Mavis's Shoe was the first new Scottish novel to come out simultaneously in Braille and print, so I'm very pleased that Rue End Street has followed suit. A couple of weeks ago, during National Braille Week, I visited the Scottish Braille Press in Edinburgh to celebrate National Braille Week and see round the press. While I was there I met Allan Balfour who is blind and who translated both books into Braille, and we read a section of Rue End Street together.
As you can see from the video Allan is moving both his hands and in two directions. This is because he reads ahead with one hand and makes sense with the other, or something like that. I realised that this is also what I do, in fact what we all do. We read by recognition and we read more than one word at once, and we read ahead to make sense of the word we are paying closest attention to, or something like that! It's hard to define. This is especially noticeable in people playing the piano. They are reading ahead while their fingers are playing the previous bar. It was quite amazing to see Allan doing with his hands what I do with my eyes. If I run my finger tips over the Braille 'cells' it's just texture on thick paper, completely random and with no individual dot easily discernible from the next. But Allan's fingers sense these 'cells' or small rectangular arrangements of raised dots, and they tell him something. They are not simply embossed letters like the twenty-six we read every day, but codes which tell the reader things like whether or not the word begins with a capital, and so on. I found the whole thing quite extraordinary, but actually if I think about what our brains do even when we have eyes, you realise how fantastic the human body is.
After reading together I was taken through to see the actual Braille press itself and meet some of the workers. Check out the giant roll of paper! For some reason such things give me great pleasure. So perfect and white and round and actually quite hard to lean on which is why I'm laughing. The paper goes into the machine and comes out the other side stamped with dots. The large format book in my left hand is the result, or is at least one volume of the seven it takes to make the whole of Rue End Street. Included are Braille descriptions of the cover and the various photos on the inside of the cover.
Then I was whisked off to the Royal Blind School to meet a group of pupils aged 12-17 who are all either blind or partially sighted. I read them a section from Mavis's Shoe and they followed in Braille or large print. I read quite fast and they all managed to keep up. Allan had already told me Braille is not something you can easily learn as an adult. Five year old learners pick it up far faster even than nine year olds. I was aware that all these young people had stories to tell. Fortunately at least one of them has already started writing and has not just one but two novel length projects already written.
They were an extremely engaged and engaging group of young people and were ready with questions from the moment I joined them until the very end. Deputy Head Teacher Sarah Hughes told me about a teenage boy in her last school who went with her to a show, I forget which kind. During the show the stage asked for a volunteer. The boy's hand shot up. His was the only hand, so he was chosen. Afterwards Sarah praised him for being so brave and told him he had been the only volunteer. He replied that he always said yes to any opportunity because he knew there were many which passed him by. It wasn't so much bravery as an excellent strategy for life, indeed for anyone's life.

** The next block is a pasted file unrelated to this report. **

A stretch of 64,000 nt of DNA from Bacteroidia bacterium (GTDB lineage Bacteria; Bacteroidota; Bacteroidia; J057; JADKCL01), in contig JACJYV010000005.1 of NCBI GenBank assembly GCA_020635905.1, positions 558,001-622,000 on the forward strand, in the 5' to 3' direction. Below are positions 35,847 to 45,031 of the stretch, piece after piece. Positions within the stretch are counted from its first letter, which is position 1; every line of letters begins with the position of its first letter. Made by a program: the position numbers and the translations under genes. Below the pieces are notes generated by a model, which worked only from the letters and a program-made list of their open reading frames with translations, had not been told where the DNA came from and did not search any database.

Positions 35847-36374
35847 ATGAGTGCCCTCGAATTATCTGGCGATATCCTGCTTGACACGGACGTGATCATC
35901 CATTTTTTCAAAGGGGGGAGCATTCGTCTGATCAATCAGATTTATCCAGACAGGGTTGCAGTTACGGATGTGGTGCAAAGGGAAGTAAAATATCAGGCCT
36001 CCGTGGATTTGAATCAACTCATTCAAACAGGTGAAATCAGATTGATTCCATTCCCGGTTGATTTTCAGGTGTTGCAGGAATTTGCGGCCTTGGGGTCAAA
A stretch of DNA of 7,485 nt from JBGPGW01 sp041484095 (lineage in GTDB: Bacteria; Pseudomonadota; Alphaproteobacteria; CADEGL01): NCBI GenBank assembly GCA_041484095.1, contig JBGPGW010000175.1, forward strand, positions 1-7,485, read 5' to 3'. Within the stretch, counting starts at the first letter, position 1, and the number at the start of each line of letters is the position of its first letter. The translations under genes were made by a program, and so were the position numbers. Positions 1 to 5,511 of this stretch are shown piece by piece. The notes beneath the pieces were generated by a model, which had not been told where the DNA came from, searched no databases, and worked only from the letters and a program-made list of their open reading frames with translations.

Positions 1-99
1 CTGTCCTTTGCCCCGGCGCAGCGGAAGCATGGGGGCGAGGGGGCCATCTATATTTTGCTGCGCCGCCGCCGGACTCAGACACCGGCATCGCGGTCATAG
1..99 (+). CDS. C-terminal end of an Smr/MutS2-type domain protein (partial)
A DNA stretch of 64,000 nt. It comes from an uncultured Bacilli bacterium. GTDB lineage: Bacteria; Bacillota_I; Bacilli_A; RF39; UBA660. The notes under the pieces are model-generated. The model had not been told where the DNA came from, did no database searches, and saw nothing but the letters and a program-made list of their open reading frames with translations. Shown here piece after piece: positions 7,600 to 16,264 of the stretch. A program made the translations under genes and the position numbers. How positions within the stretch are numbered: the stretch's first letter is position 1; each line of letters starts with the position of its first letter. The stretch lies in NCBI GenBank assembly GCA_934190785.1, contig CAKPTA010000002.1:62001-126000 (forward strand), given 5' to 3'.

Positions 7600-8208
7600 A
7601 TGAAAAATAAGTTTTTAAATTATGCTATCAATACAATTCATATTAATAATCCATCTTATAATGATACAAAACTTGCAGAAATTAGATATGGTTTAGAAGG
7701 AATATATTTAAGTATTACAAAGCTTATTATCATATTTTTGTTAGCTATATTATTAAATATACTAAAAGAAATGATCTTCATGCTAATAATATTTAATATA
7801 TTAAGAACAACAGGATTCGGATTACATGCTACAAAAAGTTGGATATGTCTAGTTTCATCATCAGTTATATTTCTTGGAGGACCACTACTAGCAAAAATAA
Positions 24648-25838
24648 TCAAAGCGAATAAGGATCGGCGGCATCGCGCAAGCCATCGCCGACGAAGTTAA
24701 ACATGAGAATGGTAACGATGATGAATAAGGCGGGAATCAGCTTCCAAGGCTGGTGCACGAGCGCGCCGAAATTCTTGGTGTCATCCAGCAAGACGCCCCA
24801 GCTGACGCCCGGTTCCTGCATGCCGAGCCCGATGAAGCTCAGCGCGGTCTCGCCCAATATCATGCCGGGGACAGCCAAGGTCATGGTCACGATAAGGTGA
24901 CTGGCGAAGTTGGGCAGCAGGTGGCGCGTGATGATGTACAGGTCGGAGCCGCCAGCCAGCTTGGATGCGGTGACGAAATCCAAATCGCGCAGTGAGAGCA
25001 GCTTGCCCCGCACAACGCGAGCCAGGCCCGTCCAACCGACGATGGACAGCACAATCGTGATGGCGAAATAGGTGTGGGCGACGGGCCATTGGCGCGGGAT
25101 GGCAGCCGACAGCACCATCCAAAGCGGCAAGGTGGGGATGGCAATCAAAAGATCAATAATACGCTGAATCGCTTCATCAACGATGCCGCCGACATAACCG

I was then taken on a tour of the school which has recently been rehoused in a new purpose-specific building. Again, fascinating, and I got to see some individual Braille writing machines, which is what that blue machine is on the right here. I realised the main thing Braille has to offer a blind person is privacy. A Braille reader can do what sighted people do: sit in a room alone with a book and let the words wash over them without interuption. Reading is a direct experience between reader and writer. Reading in Braille is the closest experience to print reading a blind person can have. Without Braille, there has to be a third person either physically present or present in their voice in a recording. The consumption rate of the book is controlled by someone else's speed, not the reader's. The words are interpreted, however subtly, by the actor on the tape or the sighted person reading aloud, and not by the unsighted. This makes reading more passive and less involving, and therefore, to my mind, less pleasurable. And how do you immerse yourself in a book and have a good cry or laugh out loud without the privacy to experience that direct connection between you and the written word?
I loved every minute of this visit. Thank you everyone! And it left me with so many thoughts and ideas. But then, as Muriel Rukeyser once said, 'The universe is made of stories, not atoms.'
The photos and videos in this piece were the work of the Royal Blind School and the Scottish Braille Press.